The Hikoi protest march against the Foreshore and Seabed Bill is led by Pita Sharples as it makes its way down Queen St in Auckland. Photo: Phil Walter\Getty Images.

Matt McCarten is back doing union work — these days with the Employee Protection Agency — after a number of years in politics, mainly as a strategist and organiser for the Alliance and then for the Labour Party. All along, he’s been known as a lively and astute commentator, as well as for his distinctive background that includes a Ngāpuhi whakapapa, an orphanage upbringing, centre-left leanings, visits from cancer, and an endless supply of ideas. Here he looks back on the birth of the Māori Party and the struggle for an independent Māori voice in government.

 

There’s no doubt that the loss of the Māori Party has been a loss for Māori — and I had a hand in that, so I won’t duck that.

Leading up to last year’s election, I could see that their co-leaders, Te Ururoa Flavell and Marama Fox, were going to go with National again, so the Labour strategy had to be head-on opposition to the Māori Party so that they wouldn’t survive to be a coalition partner for the Nats.

My connection with the party goes back to the time when Matiu Rata and Mana Motuhake joined the Alliance Party when I was the director of the Alliance. Mana Motuhake was an independent voice for Māori and that voice has always been there one way or another, and always will be. It’s a part of the constant struggle that Māori have.

But another step towards forming an independent Māori political party came when, early in 2004, Don Brash delivered his infamous Orewa speech where he was on about Māori privilege.

The privilege he spoke of was fantasy, of course. I, like pretty well any other Māori, would swap my “privilege” for yours, Don. Any day.

But that speech struck a chord with many Pākehā, Brash’s National Party support soared, that frightened Labour, and Helen Clark panicked.

Then, when the foreshore and seabed issue surfaced, a massive protest hikoi descended on parliament, and Helen, in effect, threw Māori under the bus. Not simply by legislation that pandered to unjustified Pākehā fears about losing access to the beaches, but by refusing to meet the hikoi marchers, some of whom she described as “haters and wreckers”, and commenting that she’d rather see a celebrity sheep called Shrek because he was good company.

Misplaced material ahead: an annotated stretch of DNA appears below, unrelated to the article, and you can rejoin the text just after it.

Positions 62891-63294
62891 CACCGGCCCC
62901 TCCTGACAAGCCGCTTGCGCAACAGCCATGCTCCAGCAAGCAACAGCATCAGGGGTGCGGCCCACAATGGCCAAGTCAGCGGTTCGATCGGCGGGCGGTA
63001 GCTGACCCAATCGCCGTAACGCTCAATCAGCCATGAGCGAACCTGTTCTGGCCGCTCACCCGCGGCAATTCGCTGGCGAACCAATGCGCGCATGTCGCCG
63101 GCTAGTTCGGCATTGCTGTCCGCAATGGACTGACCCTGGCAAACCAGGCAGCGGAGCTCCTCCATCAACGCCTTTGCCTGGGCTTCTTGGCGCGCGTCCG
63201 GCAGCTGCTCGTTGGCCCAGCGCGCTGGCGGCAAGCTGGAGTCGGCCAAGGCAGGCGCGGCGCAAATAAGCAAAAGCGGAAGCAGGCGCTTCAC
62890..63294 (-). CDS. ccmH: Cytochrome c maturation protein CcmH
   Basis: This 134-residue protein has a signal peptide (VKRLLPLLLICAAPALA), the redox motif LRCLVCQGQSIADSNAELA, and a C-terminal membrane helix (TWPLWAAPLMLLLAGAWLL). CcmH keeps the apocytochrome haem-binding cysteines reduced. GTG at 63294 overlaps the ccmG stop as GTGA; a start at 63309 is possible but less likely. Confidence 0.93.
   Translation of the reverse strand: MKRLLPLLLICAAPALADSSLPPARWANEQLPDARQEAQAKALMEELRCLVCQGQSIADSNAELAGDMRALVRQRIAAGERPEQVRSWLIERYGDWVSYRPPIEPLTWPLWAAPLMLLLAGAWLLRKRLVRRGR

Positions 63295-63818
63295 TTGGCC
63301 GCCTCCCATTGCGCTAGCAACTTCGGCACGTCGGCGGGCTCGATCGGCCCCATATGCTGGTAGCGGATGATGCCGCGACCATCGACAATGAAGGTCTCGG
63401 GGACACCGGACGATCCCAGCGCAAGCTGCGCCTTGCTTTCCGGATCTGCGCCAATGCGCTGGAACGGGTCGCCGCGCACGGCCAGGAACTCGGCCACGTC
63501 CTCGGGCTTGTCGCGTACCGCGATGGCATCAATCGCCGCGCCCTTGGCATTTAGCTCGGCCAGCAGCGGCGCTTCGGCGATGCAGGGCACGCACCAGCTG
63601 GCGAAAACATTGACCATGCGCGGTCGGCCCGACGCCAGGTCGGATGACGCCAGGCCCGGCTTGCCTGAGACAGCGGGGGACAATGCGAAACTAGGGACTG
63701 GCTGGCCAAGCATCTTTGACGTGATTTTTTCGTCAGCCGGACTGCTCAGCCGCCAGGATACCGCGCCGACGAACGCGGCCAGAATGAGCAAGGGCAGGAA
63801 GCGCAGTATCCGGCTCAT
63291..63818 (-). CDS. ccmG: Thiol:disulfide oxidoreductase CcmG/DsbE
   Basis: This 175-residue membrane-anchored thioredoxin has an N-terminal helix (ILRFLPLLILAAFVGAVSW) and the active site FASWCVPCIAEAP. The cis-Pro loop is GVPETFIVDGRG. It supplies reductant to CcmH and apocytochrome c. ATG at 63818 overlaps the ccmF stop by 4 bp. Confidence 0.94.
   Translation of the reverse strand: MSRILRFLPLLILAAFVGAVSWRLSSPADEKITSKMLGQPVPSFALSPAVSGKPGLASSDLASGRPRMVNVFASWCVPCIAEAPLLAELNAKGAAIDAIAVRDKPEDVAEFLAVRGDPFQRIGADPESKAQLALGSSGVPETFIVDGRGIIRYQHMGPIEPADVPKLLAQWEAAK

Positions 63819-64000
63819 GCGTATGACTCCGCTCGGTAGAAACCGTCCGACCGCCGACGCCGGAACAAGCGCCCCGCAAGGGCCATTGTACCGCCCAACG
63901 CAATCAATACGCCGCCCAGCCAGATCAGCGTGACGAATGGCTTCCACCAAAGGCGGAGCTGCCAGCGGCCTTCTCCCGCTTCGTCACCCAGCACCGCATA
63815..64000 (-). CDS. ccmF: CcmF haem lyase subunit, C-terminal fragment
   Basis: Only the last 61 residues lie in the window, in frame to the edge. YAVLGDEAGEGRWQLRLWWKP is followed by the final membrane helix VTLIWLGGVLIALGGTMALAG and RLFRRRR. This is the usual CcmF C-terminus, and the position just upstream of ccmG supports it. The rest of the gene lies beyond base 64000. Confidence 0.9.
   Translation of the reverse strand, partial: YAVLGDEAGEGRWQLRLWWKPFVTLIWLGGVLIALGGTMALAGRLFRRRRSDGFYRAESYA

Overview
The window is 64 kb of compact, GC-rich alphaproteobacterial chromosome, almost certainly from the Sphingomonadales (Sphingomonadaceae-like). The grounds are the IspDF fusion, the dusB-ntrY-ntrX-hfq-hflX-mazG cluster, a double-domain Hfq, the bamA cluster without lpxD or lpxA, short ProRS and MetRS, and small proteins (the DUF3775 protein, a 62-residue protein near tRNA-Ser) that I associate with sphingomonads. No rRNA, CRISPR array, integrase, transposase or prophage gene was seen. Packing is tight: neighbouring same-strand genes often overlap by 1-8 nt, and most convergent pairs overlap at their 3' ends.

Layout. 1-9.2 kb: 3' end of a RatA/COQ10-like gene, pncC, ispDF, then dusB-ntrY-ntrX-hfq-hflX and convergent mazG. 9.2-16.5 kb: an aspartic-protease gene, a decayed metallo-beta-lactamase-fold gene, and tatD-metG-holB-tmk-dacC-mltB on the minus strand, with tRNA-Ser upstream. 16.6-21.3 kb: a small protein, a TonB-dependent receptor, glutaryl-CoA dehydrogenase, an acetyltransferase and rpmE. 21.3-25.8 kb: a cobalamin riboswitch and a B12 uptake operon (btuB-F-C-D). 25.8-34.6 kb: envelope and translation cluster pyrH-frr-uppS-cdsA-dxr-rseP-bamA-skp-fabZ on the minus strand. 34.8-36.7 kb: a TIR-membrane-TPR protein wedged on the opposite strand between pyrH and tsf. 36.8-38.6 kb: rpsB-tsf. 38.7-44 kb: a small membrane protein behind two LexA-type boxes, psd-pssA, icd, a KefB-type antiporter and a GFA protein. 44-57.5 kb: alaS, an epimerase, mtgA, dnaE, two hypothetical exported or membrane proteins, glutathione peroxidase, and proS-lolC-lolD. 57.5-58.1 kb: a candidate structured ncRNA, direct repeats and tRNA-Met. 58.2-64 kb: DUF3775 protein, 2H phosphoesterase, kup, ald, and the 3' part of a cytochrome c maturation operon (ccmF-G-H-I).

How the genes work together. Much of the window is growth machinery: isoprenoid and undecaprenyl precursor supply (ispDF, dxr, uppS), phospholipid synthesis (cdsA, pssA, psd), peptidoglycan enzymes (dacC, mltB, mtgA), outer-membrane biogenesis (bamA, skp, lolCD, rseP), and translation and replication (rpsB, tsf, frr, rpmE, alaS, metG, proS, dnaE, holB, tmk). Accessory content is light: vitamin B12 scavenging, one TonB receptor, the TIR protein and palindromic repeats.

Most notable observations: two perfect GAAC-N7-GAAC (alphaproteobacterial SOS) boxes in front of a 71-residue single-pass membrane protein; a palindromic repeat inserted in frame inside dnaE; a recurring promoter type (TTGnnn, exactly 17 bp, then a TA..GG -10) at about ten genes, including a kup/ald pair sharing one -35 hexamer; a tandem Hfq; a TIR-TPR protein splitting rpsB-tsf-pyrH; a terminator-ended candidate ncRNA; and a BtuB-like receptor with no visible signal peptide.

Her behaviour was a reminder of the two realities in New Zealand politics.

One reality was that Māori, with around 13 percent of the population at the time, could be still acknowledged, sort of, as the Crown’s Treaty partner. At least on formal occasions like Waitangi Day.

But the other reality was that both major parties were more than happy to put the boot into Māori if that helped position them in the political centre at election time.

That was the case then. Still is. Always will be. So don’t misunderstand the world we live in.

Anyway, Tariana Turia’s conflict with Labour led to me being approached to help set up the Māori Party seeing that I’d had some experience in pulling parties together. I didn’t warm to that job. I was more inclined to say: “Oh God. I’m tired. Go away.”

But, on this occasion, I felt I couldn’t turn away.

I don’t think, though, that the Māori Party leaders had quite thought it through. A Māori party can provide an independent voice. But it’s a voice that should be there in every government, with a mandate from Māori voters in every one of the seven Māori seats.

The Māori electorate MPs need to serve different interests and carry different responsibilities from other MPs. They represent the Crown’s Treaty partner. And they need to be in each government — at the cabinet table. Not in another room, but right there with their mandate from Māori. Making it clear that we want things. And with our people, our voters, knowing exactly what the political game is.

But the Māori Party got distracted. Drove me crazy. Lost its focus. Reached out to Pasifika voters too, as well as Asian and Pākehā.

That appetite for the support of a wide range of New Zealanders was quite understandable. On one level it made sense. But, overall, it was a stupid move. It fogged up the focus and purpose of the party — to provide a clear-cut, unwavering Māori voice in every government. Election after election. No matter which one of the big parties wins.

From 2008 to 2017, initially with Tariana Turia and Pita Sharples at the helm, the party was able to come to an understanding with John Key and then Bill English, as a sort of brown caucus, or complicit subset, of National.

But Tariana had a different relationship with Labour, a blinkered approach, after her disappointment with Helen. So that limited the Māori Party’s options. And its party leaders made a mistake by running Hone Harawira out of the party instead of embracing him. That made it smaller and less effective.

And so its failure at last year’s election wasn’t a complete surprise. But we shouldn’t look on its years in parliament, and then its rejection by the Māori electorates, as a total failure.

That rebuff was deeply upsetting for many. But, although the party lost its way — or perhaps, more to the point, never quite found its way — it has profoundly shaken up New Zealand politics.

Māori now have a significant role in all the parties. And no party, the Nats especially, can now feel it has the same old licence it once had to attack Māori.

That’s a direct result of the Māori Party. And it shouldn’t be forgotten.

 

© E-Tangata, 2018

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